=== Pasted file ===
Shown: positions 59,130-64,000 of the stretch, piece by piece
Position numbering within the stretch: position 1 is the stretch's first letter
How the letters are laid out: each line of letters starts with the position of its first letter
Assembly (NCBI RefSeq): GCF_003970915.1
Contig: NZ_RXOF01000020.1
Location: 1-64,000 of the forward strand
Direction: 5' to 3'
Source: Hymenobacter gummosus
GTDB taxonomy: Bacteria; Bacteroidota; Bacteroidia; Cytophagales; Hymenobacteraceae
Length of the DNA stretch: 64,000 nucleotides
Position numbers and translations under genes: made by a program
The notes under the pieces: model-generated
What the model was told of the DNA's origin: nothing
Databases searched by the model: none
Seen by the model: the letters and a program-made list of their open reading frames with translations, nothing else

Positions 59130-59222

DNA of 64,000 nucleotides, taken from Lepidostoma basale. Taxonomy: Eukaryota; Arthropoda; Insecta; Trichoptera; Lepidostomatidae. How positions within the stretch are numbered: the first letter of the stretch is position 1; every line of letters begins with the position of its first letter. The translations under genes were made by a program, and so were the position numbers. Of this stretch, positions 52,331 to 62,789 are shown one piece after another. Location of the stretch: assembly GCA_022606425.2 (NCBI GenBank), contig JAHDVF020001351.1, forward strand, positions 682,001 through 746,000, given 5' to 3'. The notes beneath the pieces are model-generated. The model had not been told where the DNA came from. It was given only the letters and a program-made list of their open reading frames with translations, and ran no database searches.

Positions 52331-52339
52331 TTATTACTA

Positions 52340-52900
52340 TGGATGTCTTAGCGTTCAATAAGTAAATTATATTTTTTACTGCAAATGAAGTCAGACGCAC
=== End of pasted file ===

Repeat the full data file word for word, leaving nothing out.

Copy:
Shown: positions 59,130-64,000 of the stretch, piece by piece
Position numbering within the stretch: position 1 is the stretch's first letter
How the letters are laid out: each line of letters starts with the position of its first letter
Assembly (NCBI RefSeq): GCF_003970915.1
Contig: NZ_RXOF01000020.1
Location: 1-64,000 of the forward strand
Direction: 5' to 3'
Source: Hymenobacter gummosus
GTDB taxonomy: Bacteria; Bacteroidota; Bacteroidia; Cytophagales; Hymenobacteraceae
Length of the DNA stretch: 64,000 nucleotides
Position numbers and translations under genes: made by a program
The notes under the pieces: model-generated
What the model was told of the DNA's origin: nothing
Databases searched by the model: none
Seen by the model: the letters and a program-made list of their open reading frames with translations, nothing else

Positions 59130-59222

DNA of 64,000 nucleotides, taken from Lepidostoma basale. Taxonomy: Eukaryota; Arthropoda; Insecta; Trichoptera; Lepidostomatidae. How positions within the stretch are numbered: the first letter of the stretch is position 1; every line of letters begins with the position of its first letter. The translations under genes were made by a program, and so were the position numbers. Of this stretch, positions 52,331 to 62,789 are shown one piece after another. Location of the stretch: assembly GCA_022606425.2 (NCBI GenBank), contig JAHDVF020001351.1, forward strand, positions 682,001 through 746,000, given 5' to 3'. The notes beneath the pieces are model-generated. The model had not been told where the DNA came from. It was given only the letters and a program-made list of their open reading frames with translations, and ran no database searches.

Positions 52331-52339
52331 TTATTACTA

Positions 52340-52900
52340 TGGATGTCTTAGCGTTCAATAAGTAAATTATATTTTTTACTGCAAATGAAGTCAGACGCAC